Here, read 5 case reports of patients with preexisting psychotic disorders seen on the inpatient psychiatry unit of an inner-city community hospital who decompensated for various reasons relating to the COVID-19 pandemic.
A wide range of psychological outcomes have been observed during the COVID-19 outbreak. Patients often experience the fear of getting sick or dying and feel helpless or stereotyped by others. Read this case report to find out more.
This study explored the sociodemographic and clinical details of patients of an outpatient psychiatric clinic to shed light on the impact of the COVID-19 pandemic and the needs of psychiatric patients during lockdown in South India.
Could increased social cohesion through shared experience mitigate the impact of pandemics on suicide rates? Here, the authors explore the impact of the 1918–1920 influenza pandemic on suicide rates and discuss their findings in the context of COVID-19.
This study focused on the first feelings, attitudes, and planned reactions of psychiatric workers in Hungary to the news of COVID-19 and examined differences between psychiatrists/psychologists and nurses/other professionals regarding these attitudes.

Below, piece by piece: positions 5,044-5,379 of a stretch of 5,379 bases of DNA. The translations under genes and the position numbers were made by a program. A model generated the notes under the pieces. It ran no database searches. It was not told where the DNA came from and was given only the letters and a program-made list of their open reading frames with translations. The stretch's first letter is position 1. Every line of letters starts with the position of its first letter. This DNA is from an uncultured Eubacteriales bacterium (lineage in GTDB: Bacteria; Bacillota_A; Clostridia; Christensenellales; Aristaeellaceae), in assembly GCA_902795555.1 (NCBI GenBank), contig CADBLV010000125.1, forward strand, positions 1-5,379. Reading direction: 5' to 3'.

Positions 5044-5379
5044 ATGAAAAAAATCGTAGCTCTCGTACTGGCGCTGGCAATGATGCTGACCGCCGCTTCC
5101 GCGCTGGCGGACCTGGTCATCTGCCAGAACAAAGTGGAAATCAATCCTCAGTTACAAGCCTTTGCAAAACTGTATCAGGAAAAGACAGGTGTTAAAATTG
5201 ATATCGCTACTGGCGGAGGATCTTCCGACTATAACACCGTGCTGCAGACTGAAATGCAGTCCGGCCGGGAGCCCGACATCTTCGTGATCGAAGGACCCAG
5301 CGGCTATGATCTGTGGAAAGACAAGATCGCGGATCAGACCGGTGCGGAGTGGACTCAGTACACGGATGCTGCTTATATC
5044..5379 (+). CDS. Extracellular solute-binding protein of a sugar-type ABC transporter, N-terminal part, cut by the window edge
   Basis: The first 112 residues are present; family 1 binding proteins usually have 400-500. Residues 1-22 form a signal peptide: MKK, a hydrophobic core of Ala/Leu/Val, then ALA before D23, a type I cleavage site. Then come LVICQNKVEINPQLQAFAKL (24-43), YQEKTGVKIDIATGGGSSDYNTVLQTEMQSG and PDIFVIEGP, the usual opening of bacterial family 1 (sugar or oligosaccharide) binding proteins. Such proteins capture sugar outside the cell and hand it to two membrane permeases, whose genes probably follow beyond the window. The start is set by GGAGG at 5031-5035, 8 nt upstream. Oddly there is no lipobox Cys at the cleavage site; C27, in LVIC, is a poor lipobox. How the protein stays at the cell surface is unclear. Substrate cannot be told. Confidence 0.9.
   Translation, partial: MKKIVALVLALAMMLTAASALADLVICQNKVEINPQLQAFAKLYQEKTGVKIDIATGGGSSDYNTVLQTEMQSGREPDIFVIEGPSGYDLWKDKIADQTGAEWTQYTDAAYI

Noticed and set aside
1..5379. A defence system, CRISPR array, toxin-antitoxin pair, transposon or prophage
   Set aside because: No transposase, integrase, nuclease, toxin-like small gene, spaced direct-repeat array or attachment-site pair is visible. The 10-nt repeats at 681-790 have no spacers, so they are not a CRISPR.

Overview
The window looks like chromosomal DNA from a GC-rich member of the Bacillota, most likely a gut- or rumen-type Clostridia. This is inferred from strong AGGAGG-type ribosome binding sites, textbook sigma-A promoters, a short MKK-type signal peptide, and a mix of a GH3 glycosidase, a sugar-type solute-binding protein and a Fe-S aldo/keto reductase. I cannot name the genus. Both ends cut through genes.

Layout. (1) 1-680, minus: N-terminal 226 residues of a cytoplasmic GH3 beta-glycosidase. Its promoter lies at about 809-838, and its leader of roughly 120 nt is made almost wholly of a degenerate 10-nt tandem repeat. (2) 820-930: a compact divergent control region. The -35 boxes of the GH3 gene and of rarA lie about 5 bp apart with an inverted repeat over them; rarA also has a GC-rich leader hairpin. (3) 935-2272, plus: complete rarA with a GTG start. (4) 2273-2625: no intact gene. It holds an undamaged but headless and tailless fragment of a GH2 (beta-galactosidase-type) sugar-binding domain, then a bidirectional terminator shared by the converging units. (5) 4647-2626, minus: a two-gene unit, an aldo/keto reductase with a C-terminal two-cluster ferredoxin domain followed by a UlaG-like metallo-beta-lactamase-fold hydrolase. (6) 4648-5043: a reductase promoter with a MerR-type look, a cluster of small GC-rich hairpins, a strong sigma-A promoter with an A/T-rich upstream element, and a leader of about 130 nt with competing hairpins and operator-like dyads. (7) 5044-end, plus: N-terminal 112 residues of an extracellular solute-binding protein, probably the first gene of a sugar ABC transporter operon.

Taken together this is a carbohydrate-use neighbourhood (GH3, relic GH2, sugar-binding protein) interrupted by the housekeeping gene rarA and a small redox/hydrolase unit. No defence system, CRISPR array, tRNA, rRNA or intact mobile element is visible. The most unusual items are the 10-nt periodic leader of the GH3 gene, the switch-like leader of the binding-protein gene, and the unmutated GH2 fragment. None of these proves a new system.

The pandemic has clearly placed a tremendous strain on health care workers, but how has it affected their ability to function in their daily lives and the likelihood of burnout? This large survey from a New York hospital provides some answers.
The COVID-19 pandemic has affected the daily life of millions worldwide, with still unclear effects on mental health. This study examined patterns in pediatric psychiatric visits to hospital emergency departments in Italy during the pandemic lockdown.
Baclofen, a French Exception, Seriously Harms Alcohol Use Disorder Patients Without Benefit
To the Editor: Dr Andrade’s analysis of the Bacloville trial in a recent Clinical and Practical Psychopharmacology column, in which he concluded that “individualized treatment with high-dose baclofen (30-300 mg/d) may be a useful second-line approach in heavy drinkers” and that “baclofen may be particularly useful in patients with liver disease,” deserves comment.1
First, Andrade failed to recall that the first pivotal trial of baclofen, ALPADIR (NCT01738282; 320 patients, as with Bacloville), was negative (see Braillon et al2).
Second, Dr Andrade should have warned readers that Bacloville’s results are most questionable, lacking robustness. Although he cited us,3 he overlooked the evidence we provided indicating that the Bacloville article4 was published without acknowledging major changes to the initial protocol, affecting the primary outcome. Coincidentally (although as skeptics, we do not believe in coincidence), the initial statistical team was changed when data were sold to the French pharmaceutical company applying for the marketing authorization in France. As Ronald H. Coase warned, “If you torture the data long enough, it will confess.”